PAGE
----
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Registered health information administrator: What you need to know

Registered health information administrator What you need to know

The COVID-19 pandemic has thrust the healthcare industry and its allied sectors into the limelight.

However, putting the health sector into the public’s consciousness isn’t the only thing the pandemic did.

Almost overnight, it has forced the majority of the world’s businesses to turn digital in a sink or swim bid to remain operational.

These two factors – the healthcare sector going mainstream and businesses going digital – paved the way for recognizing the importance of one particular healthcare role: the registered health information administrator (RHIA).

These health workers answer the need for more efficient health information systems highlighted by the sector’s digitization and digitalization. [1]

What is a registered health information administrator?

A registered health information administrator is a health professional with knowledge that leans more on the logistical aspect of healthcare, such as:

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They are experts at collecting and analyzing health data and using these to make administrative decisions.

As such, RHIAs are often employed in healthcare delivery systems performing administrative and managerial tasks.

Recently, organizations from other sectors not directly involved with patient care have also begun hiring RHIAs.

These include insurance carriers, government agencies, managed care services, software vendors, pharmaceutical companies, and even educational institutions.

What is a registered health information administrator?

Duties of a registered health information administrator

Typically, an RHIA oversees medical data management systems in hospitals and other healthcare facilities. [2]

This duty includes supervising registered health information technicians (RHIT). RHITs are healthcare professionals with similar backgrounds but fewer managerial responsibilities and more IT tasks.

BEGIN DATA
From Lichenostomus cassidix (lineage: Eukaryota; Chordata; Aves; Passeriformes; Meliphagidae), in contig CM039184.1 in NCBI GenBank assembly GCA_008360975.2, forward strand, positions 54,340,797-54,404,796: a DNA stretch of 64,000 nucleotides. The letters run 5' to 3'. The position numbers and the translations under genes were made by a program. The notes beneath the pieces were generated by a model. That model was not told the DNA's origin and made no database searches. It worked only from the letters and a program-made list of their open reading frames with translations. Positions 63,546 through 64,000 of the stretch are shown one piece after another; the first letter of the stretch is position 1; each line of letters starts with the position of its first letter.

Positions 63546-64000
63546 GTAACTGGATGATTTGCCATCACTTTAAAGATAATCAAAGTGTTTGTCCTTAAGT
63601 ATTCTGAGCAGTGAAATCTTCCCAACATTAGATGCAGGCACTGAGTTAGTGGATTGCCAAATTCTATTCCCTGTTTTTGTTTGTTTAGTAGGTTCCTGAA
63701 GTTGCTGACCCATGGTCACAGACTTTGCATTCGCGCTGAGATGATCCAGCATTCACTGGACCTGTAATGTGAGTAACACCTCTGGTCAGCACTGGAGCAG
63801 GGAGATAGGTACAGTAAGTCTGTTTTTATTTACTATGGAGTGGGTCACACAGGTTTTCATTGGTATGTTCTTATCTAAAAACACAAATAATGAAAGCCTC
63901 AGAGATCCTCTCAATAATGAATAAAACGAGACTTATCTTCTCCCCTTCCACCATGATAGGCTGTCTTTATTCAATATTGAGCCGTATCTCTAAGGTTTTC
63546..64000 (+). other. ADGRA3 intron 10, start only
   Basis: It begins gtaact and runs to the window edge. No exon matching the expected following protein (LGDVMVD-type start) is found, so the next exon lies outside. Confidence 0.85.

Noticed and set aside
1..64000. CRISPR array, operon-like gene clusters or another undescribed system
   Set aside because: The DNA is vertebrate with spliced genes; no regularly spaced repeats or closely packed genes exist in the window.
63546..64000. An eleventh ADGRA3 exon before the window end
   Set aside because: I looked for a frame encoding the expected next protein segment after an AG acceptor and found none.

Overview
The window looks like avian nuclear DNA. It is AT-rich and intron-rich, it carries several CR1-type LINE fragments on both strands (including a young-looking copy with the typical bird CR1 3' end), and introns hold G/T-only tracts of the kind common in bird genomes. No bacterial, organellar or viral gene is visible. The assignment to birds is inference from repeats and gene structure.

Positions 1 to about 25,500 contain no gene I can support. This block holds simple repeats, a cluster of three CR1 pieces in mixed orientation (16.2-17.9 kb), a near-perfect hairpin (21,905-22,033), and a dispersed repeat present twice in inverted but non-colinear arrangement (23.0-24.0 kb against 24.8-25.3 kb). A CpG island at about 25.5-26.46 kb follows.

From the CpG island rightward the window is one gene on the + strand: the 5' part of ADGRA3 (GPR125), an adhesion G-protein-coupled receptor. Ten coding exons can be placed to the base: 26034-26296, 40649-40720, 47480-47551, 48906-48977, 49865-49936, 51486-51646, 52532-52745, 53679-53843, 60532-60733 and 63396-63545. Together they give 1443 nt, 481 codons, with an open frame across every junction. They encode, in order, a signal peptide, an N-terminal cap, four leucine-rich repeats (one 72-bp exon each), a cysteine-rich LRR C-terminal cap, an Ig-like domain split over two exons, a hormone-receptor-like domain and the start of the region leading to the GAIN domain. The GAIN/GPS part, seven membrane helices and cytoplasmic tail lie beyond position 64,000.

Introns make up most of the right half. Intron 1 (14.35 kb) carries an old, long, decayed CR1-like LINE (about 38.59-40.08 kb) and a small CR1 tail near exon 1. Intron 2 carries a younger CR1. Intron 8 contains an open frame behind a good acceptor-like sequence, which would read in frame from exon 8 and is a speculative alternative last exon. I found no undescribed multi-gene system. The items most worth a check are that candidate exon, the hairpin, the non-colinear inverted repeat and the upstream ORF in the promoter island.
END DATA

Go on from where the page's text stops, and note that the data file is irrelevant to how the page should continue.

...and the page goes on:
Managing and implementing data capture systems and processes for various types of health information are also part of an RHIA’s responsibilities.

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RHIAs are also expected to contribute to process-efficiency improvement and compliance with existing state and federal regulations.

RHIA vs. RHIT

RHIAs and RHITs are both certified by the American Health Information Management Association (AHIMA). AHIMA is a non-profit organization representing professionals in the health information management sector.

Both roles are also concerned with keeping accurate records and creating efficient health information systems.

However, registered health information administrators are more qualified to take on supervisory roles than their technician counterparts.

Often, RHITs have to pursue further education to attain the same level of qualification RHIAs have.

RHITs specialize in coding medical information and procedures for reimbursements or research. These technicians may further specialize and become cancer registrars – healthcare personnel compiling and updating cancer patient records.

Where do registered health information administrators work?

As healthcare professionals, RHIAs work in hospitals and other ambulatory care settings.